The Bulk-and-Cut Diet: Is it Fact or Fiction?
Whether you’re new to bodybuilding or you’re a grizzled veteran, you’ll no doubt have heard of the bulk-and-cut diet. In fact, it’s so well known that many bodybuilders swear by this approach to diet and nutrition. Despite this, the diet has become subject to some controversy in recent years – making it a great topic for today’s blog post. Are the worries fact or fiction?
The basics of bulk-and-cut
As the name suggests, this diet really comes down to two different phases: bulk and cut. Let’s break down what each of these phases entails.
- During the bulk phase, the main aim of the diet is to build muscle and gain weight. The main means of achieving this is a huge increase in caloric intake. It’s not unusual for bulk-and-cut dieters to consume 4000+ calories per day. The general rule for caloric intake is to consume 17.5 times your bodyweight; so if you weigh 200 pounds, you’d need to consume 3500 calories during bulking.
- During the cut phase, the aim is to reduce bodyfat, lose weight, and increase lean muscle. This can involve a reduction in caloric intake so that a calorie deficit is created and the body burns more than it takes in.
The goal of the bulk-and-cut diet is almost to trick the body into growing rapidly, by providing a huge amount of calories then taking it away – thus causing the body to use those calories to build mass.
No stranger to controversy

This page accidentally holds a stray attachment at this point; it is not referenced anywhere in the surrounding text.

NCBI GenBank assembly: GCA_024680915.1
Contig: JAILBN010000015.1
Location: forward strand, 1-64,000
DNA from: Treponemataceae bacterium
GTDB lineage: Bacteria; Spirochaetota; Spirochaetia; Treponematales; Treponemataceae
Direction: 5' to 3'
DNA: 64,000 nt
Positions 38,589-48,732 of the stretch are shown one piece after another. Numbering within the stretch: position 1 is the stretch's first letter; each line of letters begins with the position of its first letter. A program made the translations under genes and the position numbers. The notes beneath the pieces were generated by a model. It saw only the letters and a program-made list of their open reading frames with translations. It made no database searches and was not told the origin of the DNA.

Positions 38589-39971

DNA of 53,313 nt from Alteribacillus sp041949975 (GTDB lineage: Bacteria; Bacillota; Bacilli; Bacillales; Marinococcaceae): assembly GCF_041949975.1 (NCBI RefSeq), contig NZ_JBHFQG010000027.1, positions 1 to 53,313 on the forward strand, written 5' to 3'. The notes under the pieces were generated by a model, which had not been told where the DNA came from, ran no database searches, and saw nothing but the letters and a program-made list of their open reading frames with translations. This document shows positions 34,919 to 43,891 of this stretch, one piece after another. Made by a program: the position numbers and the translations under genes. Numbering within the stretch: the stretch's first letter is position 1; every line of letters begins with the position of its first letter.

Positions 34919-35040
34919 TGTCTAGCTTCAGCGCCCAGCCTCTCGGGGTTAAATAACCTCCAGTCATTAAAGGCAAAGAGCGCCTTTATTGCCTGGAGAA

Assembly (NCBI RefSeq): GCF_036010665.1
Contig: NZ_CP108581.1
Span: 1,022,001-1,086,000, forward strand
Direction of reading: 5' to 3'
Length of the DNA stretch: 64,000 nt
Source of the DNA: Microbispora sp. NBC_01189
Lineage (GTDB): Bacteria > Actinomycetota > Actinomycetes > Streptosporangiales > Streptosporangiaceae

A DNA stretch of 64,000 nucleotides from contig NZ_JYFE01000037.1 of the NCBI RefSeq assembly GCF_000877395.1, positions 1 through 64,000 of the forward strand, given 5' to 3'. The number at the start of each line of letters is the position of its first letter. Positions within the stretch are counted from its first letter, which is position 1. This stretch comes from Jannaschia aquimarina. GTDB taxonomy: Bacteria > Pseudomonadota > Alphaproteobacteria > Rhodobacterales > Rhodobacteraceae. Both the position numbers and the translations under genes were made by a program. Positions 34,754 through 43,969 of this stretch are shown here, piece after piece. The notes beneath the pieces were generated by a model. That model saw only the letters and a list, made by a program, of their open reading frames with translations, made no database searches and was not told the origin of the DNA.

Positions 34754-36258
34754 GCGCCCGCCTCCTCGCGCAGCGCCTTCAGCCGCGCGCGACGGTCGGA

You’ve probably heard of bulk-and-cut before, and chances are it wasn’t always a positive report. That’s because this diet is one of the most controversial out there, and there are a few reasons for that. The primary concern for those who don’t support the diet is that it doesn’t strictly do anything to build muscle, and instead just makes people fat. When spread across months, as it’s suggested to do, a lot of people find that they simply start to “yo-yo” – i.e. they put on weight (or “bulk”) and then during cutting just go back down to where they started. So what’s the point?
Is the bulk-and-cut approach a good idea in 2017?
The truth about bulk-and-cut is that it can work, if it’s done correctly. The problem is that most folks who try this diet simply carb-load during bulking then practically fast during cutting. The truth is that the bulking phase must be done using the right foods – healthy proteins, fats, and balanced carbs. The calorific intake must be increased, of course, but that doesn’t mean you can reach for the Dairy Free ice cream every chance you get! If you’d like to try bulk-and-cut, we’d always recommend that you fully research it first, and that you focus on proper nutrition, otherwise it’ll simply be an exercise in frustration!
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